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Biomedical scientist testing nanoparticles as early cancer detection agent

four more colors in the infrared spectrum, scientists are able to finely tune nanoparticles to carry out tracking tasks traditionally accomplished using organic dyes. Nanoparticles have characteristics that are more desirable than dyes, however. Dyes fade more quickly, they can be toxic to cells, and they cannot be used together because each dye requires a different light wavelength to be visible. Nanoparticles can be illuminated using just one laser beam.

Scientists only have to vary the size of quantum dots slightly and they glow brightly in one of 10 available colors. When different sized dots are embedded in tiny beads made of a polymer material, the color of the bead can be finely tuned. Theoretically, beads with tiny permutations of color could tag a million different proteins or genetic sequences in a process called "multiplexing."

Nie acts as a senior consultant to Bioplex Corp., a company spun out of his lab's research in Indiana and headed by Tom Petzinger, CEO. The company, which holds the exclusive license from Indiana University for the synthesis of multiplexing dyes for imaging and detection, was recently added to the roster of start-ups at EmTech Bio, a business incubator jointly run by Georgia Tech and Emory University. Bioplex Corporation is partially owned by Pittsburgh-based LaunchCyte.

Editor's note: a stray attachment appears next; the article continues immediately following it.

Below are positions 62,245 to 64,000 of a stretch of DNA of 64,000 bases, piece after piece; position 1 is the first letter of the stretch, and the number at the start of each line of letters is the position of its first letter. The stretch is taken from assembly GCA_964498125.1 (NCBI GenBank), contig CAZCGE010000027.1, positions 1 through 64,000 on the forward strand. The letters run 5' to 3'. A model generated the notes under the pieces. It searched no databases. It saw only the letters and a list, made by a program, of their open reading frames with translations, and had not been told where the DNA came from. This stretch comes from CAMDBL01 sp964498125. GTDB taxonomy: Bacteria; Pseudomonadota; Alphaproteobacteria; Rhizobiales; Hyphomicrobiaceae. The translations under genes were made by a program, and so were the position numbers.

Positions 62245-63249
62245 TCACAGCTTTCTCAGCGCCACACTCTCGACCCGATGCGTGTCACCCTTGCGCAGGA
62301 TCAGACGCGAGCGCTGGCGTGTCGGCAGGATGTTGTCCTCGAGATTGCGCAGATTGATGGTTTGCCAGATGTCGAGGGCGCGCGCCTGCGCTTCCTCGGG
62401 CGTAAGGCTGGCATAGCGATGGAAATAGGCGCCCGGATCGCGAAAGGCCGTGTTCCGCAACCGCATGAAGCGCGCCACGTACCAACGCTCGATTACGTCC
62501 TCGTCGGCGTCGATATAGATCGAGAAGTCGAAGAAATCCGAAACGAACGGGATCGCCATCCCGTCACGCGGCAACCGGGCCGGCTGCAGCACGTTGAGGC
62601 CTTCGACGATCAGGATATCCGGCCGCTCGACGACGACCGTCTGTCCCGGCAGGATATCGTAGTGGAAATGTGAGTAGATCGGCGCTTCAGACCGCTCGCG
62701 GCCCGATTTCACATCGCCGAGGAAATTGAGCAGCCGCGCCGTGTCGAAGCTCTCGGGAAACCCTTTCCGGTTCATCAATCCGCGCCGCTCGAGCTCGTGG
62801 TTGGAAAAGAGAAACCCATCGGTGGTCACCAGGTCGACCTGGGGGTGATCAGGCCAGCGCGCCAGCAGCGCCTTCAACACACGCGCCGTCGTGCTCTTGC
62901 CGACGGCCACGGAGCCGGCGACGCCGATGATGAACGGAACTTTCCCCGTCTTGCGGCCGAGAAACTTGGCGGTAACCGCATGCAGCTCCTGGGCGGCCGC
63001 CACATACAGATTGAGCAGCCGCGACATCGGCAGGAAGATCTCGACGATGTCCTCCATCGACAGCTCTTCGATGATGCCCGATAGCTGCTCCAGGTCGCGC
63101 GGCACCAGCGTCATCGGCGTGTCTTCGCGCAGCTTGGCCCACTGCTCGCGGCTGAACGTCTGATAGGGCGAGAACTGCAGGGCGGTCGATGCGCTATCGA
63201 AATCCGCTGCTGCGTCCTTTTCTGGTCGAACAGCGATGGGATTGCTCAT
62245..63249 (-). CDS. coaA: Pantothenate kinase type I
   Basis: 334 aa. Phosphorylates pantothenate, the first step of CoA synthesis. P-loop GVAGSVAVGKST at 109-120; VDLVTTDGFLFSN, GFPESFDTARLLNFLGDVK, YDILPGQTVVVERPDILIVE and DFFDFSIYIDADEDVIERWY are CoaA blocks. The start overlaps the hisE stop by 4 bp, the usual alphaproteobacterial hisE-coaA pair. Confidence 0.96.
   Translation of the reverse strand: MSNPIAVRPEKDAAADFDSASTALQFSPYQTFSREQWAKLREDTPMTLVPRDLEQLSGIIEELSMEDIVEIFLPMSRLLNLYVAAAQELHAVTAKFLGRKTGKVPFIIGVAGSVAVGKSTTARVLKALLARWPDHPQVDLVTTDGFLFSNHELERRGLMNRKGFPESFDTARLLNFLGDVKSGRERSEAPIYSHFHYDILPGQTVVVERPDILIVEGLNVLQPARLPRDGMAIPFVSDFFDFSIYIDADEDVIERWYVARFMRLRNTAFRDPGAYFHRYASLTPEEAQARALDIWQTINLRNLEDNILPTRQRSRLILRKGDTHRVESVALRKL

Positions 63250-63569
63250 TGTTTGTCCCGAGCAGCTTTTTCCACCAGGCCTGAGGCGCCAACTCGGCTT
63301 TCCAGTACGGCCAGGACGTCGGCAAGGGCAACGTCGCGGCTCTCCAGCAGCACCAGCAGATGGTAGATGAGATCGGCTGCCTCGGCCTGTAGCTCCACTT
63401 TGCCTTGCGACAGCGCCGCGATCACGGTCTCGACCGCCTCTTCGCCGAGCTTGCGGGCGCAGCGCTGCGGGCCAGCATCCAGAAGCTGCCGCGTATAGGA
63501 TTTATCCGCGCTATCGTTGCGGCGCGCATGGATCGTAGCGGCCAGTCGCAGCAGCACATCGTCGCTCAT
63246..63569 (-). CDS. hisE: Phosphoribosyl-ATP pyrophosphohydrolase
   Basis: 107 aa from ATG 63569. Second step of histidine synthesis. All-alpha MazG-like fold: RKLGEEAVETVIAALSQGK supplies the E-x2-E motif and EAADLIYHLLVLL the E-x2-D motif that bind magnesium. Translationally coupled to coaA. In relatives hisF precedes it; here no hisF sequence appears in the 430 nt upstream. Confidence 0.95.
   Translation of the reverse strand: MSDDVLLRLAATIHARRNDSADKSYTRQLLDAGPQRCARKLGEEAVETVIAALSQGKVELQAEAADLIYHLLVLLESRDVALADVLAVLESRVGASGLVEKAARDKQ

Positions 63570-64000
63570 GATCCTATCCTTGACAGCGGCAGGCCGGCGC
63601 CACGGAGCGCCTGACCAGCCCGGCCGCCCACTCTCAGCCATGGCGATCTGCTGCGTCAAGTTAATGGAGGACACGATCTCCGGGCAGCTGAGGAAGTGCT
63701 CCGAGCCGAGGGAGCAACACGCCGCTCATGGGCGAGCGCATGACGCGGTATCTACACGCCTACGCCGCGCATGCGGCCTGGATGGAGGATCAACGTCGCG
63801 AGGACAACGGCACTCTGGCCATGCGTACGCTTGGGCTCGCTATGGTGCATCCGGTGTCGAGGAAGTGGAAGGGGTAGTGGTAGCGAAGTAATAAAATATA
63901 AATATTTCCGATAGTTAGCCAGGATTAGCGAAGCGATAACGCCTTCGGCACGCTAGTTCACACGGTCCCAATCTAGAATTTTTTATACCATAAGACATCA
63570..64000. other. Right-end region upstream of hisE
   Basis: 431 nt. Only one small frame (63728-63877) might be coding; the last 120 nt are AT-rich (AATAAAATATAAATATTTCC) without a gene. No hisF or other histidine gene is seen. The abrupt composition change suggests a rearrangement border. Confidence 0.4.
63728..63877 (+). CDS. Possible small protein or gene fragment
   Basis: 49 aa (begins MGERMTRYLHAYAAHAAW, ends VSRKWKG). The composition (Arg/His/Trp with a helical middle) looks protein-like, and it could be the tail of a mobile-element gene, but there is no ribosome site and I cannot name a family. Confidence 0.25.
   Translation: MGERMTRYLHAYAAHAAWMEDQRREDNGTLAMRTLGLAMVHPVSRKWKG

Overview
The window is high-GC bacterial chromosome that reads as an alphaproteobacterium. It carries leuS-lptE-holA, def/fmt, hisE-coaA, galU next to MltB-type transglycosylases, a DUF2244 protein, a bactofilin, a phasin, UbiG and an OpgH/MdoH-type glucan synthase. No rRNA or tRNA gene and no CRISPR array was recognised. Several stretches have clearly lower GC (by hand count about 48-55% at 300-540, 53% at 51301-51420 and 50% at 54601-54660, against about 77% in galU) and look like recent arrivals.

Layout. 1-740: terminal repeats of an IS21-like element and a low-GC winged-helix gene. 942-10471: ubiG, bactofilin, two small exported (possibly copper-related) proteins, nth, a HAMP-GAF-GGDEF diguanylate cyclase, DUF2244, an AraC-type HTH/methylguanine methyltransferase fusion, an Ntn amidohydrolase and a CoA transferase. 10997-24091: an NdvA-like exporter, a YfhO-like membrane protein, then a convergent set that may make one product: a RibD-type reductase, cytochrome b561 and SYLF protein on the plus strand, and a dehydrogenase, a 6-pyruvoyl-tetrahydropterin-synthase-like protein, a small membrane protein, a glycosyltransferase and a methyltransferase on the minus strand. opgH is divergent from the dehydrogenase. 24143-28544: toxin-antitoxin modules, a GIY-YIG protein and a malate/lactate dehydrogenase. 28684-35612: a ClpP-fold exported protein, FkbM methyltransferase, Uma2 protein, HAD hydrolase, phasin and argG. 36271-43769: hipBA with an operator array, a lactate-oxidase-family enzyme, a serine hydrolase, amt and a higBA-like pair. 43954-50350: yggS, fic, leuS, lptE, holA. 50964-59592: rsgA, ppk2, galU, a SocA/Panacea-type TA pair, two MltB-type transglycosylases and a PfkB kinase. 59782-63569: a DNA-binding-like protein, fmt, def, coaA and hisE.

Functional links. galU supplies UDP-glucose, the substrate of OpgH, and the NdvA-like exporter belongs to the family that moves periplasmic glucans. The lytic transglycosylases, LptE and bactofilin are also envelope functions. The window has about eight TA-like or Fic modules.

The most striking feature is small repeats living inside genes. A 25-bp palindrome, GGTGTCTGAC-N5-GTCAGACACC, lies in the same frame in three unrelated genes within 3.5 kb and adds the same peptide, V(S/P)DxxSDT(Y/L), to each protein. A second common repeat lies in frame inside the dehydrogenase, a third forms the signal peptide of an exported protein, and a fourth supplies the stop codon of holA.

Scientists, including Nie, are currently studying methods of linking quantum dots to medical drugs or other therapeutic agents to target cancer cells. These dots could serve as "smart bombs" to deliver a controlled amount of drug to a particular type of cell.

Nie is working with Emory University cancer urologist Lelund Chung to use bioconjugated quantum dots as molecular probes to rapidly analyze biopsy tissue from cancer patients. The nanoparticles would be able to profile a large number of genes and proteins simultaneously, allowing physicians to individualize cancer treatments based on the molecular differences in the cancers of
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Contact: Larry Bowie
larry.bowie@icpa.gatech.edu
404-894-6016
Georgia Institute of Technology Research News
23-Oct-2002


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